As throngs of slightly sunburnt people made their way through the gates for the second day of Chicago’s Riot Fest, the grounds started to buzz with sounds from all (seven?) stages. Morrissey wasn’t starting later that evening, but the park was littered with Moz shirts by 1pm. Ska legends The Toasters greeted early birds at 12 sharp, while The Vandals and Smoking Popes came on later in the afternoon to pick up where The Toasters had left off. Taking a break from the music, festival-goers treated themselves to local fare from vendors like Puffs of Doom, Taco in a Bag, and Billy Goat Tavern and took in Riot Fest’s famous Sideshow, which included fire dancers and ‘freaks’ of all kinds.For Day 2, hip-hop ruled the Rise Stage, bringing People Under the Stairs, GZA, Method Man & Redman, and Nas to crowds pining for old-school rap and 90s nostalgia. The Rock Stage continued to live up to its name with Swedish showmen The Hives; frontman Pelle Almqvist dove into the crowd, jumped from the rafters, and covered every single square inch of the stage. Fitz & The Tantrums had the crowd dancing with their electro-pop hits, and frontwoman Noelle Scaggs added to the roster of truly amazing female acts at Riot Fest.
The largest crowd before the headliners was definitely for Descendents, and the band did not disappoint. Being one of the most revered punk bands of the last 40 years (and coming in just one year shy of their 40th anniversary), vocalist Milo Aukerman brought fire to “Pervert”, “Everything Sucks”, and a plethora of other hits that had dozens floating over the crowd and roughly landing feet from the iconic group. Changing keys dramatically, Death Cab for Cutie played on the Roots Stage as the sun set, pulling on everyone’s heartstrings and covering songs from Transatlanticism to Kintsugi. Ben Gibbard has never been a particularly loud or flamboyant frontman, but he leads the band through the classics with ease and passion (and they sure had the crowd to back it up).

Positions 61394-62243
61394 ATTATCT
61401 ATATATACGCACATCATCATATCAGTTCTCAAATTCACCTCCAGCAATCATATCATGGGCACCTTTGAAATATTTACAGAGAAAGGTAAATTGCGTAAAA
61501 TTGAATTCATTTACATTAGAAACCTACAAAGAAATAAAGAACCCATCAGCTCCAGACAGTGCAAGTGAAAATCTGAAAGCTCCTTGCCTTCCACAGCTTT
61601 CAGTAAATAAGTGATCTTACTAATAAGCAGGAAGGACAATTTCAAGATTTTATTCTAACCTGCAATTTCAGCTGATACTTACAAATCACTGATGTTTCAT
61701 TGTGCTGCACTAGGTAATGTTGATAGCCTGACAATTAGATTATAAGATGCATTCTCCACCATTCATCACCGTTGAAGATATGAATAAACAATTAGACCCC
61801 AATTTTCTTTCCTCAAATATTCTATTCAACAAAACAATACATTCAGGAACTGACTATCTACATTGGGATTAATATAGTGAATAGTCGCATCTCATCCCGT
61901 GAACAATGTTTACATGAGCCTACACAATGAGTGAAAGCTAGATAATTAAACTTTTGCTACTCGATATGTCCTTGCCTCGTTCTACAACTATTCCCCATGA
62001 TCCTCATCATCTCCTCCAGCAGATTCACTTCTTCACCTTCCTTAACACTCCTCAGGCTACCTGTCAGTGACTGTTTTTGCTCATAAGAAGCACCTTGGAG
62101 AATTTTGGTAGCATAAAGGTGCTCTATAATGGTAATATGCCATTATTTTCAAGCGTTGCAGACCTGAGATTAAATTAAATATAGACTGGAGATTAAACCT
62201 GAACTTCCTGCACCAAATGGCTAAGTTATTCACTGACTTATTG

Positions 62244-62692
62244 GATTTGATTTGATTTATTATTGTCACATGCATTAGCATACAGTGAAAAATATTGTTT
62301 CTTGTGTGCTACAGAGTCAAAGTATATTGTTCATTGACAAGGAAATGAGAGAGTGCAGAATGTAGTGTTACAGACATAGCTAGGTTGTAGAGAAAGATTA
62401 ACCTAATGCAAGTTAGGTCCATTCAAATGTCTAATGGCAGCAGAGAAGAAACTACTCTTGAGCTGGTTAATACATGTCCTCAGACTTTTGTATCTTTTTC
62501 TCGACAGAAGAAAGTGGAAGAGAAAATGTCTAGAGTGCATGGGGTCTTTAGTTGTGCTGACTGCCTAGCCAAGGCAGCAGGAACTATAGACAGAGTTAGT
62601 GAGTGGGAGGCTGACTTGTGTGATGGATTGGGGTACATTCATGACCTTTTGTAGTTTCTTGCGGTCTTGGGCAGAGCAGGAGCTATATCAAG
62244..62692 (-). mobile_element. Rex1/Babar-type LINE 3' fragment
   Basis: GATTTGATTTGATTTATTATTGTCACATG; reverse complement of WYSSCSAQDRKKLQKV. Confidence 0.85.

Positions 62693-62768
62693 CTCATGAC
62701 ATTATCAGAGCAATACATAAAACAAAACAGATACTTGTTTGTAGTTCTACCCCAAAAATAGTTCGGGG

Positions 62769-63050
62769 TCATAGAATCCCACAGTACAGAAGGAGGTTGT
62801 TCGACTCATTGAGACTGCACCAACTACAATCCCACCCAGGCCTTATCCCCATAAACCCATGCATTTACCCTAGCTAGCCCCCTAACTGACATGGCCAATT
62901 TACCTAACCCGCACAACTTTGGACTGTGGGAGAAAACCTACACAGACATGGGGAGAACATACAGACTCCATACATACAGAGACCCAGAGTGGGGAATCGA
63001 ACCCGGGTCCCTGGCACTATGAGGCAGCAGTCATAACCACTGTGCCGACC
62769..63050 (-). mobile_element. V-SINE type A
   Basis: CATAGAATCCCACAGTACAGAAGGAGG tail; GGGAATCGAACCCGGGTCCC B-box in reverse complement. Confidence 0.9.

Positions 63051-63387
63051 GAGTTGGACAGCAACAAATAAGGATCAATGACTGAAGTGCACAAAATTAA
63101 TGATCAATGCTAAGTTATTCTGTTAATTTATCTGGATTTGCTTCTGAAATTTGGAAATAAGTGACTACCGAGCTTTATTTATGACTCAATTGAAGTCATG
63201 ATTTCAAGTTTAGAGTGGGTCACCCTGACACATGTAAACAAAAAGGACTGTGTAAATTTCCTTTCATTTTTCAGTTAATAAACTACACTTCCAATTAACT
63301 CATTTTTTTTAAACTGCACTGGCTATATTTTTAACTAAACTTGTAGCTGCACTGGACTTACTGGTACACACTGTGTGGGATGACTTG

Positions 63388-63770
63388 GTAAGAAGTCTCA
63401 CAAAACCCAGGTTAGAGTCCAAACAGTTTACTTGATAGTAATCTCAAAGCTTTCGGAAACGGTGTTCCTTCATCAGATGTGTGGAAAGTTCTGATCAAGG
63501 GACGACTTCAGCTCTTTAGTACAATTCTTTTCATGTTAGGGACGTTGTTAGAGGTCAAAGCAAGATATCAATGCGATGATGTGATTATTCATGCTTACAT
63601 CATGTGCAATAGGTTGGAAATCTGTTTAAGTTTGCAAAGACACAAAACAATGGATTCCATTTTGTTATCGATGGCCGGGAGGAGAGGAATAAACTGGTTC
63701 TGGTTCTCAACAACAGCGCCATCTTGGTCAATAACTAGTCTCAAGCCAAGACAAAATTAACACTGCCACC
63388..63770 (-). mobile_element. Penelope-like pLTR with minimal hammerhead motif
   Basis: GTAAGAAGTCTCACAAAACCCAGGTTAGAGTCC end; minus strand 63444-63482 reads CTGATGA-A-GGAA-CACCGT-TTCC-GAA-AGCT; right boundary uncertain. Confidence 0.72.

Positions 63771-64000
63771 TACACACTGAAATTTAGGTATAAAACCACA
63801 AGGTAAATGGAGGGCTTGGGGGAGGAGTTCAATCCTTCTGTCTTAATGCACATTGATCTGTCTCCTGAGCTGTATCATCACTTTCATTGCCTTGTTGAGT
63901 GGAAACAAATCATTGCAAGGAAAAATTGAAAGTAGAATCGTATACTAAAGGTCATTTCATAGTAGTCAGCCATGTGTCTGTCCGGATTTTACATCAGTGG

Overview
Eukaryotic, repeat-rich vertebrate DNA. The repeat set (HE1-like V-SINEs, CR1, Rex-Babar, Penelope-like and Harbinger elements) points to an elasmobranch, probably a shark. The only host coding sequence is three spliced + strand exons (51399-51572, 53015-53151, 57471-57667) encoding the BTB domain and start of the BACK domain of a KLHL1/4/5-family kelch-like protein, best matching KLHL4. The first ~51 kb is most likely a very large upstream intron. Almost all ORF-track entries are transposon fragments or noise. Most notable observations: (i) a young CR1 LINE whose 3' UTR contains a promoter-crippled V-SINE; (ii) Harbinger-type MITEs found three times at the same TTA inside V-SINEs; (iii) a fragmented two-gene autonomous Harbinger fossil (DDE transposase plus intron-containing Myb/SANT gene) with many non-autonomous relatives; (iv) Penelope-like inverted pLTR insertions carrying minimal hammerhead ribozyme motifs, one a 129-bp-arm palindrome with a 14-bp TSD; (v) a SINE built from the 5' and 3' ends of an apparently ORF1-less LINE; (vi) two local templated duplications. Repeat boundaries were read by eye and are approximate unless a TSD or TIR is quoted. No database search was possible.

Finally, as the last rays of sunlight left the park, thousands of fans from all over the world (some came from Mexico, some from the Netherlands, some from just a few miles away) excitedly crammed together to see Morrissey. The crowd began to feel uneasy and upset when Morrissey’s 8:15 set time was filled with over 35 minutes of music videos and poetry readings from Moz’s favorite bands and artists, but no one moved or left. Finally, at 8:50pm, the legend took to the stage and, after singing a quick rendition of “My Kind of Town”, went right into “Suedehead” and “Alma Matters”. Those who traveled far and wide were immediately filled with glee and belted the hits right alongside their favorite artist.